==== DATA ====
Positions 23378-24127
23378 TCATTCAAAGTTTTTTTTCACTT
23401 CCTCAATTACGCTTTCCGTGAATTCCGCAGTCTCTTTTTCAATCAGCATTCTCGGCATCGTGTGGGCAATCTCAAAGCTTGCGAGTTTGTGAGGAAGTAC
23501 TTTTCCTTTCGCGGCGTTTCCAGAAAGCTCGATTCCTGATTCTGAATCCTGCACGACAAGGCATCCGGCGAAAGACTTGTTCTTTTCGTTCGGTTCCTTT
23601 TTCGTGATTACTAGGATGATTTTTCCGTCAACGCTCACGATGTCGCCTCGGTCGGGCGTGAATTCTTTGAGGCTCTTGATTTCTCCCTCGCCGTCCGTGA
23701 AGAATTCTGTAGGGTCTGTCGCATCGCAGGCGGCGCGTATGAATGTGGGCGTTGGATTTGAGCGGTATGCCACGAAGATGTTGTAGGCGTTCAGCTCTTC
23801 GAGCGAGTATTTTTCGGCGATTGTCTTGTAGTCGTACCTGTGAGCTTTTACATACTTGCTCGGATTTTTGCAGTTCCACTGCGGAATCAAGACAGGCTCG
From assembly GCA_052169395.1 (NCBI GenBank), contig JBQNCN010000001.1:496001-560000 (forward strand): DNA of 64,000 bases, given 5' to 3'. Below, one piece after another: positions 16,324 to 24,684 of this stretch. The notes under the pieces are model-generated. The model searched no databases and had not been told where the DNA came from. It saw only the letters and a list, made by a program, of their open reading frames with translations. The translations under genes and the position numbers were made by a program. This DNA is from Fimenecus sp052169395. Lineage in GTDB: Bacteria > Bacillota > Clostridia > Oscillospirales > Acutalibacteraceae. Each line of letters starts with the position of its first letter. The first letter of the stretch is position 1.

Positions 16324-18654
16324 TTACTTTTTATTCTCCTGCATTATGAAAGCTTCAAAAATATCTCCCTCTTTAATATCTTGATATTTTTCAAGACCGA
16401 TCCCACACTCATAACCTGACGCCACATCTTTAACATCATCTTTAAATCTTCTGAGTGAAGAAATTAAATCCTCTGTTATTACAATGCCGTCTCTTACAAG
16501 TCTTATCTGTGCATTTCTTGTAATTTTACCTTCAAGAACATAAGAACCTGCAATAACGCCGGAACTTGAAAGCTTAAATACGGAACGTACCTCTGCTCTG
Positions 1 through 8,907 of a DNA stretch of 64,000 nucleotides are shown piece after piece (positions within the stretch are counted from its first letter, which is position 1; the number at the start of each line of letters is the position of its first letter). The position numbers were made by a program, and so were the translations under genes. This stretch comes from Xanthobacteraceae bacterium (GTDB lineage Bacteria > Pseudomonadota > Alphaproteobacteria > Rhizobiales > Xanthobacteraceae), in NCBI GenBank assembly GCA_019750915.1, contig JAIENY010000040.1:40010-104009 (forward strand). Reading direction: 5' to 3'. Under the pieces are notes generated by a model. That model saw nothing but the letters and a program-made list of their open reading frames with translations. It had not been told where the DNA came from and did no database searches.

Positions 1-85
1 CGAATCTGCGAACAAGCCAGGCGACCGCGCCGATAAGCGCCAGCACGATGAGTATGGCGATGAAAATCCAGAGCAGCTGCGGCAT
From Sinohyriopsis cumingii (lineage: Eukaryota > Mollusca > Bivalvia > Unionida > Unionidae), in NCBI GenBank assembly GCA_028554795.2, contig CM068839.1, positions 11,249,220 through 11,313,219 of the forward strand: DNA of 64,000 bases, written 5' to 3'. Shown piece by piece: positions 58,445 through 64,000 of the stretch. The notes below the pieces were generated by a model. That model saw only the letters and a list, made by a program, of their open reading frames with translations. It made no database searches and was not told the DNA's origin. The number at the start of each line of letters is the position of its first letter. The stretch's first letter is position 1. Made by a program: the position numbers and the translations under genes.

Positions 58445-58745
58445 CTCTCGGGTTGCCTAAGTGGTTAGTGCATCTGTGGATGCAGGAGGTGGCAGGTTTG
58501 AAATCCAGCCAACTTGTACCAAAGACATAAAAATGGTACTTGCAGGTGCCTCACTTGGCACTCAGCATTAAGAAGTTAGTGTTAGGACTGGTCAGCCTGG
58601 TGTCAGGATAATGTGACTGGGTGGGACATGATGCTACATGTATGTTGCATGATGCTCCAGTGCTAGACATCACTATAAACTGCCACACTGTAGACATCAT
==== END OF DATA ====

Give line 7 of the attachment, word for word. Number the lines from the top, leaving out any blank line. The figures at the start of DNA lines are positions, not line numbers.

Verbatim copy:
23801 GAGCGAGTATTTTTCGGCGATTGTCTTGTAGTCGTACCTGTGAGCTTTTACATACTTGCTCGGATTTTTGCAGTTCCACTGCGGAATCAAGACAGGCTCG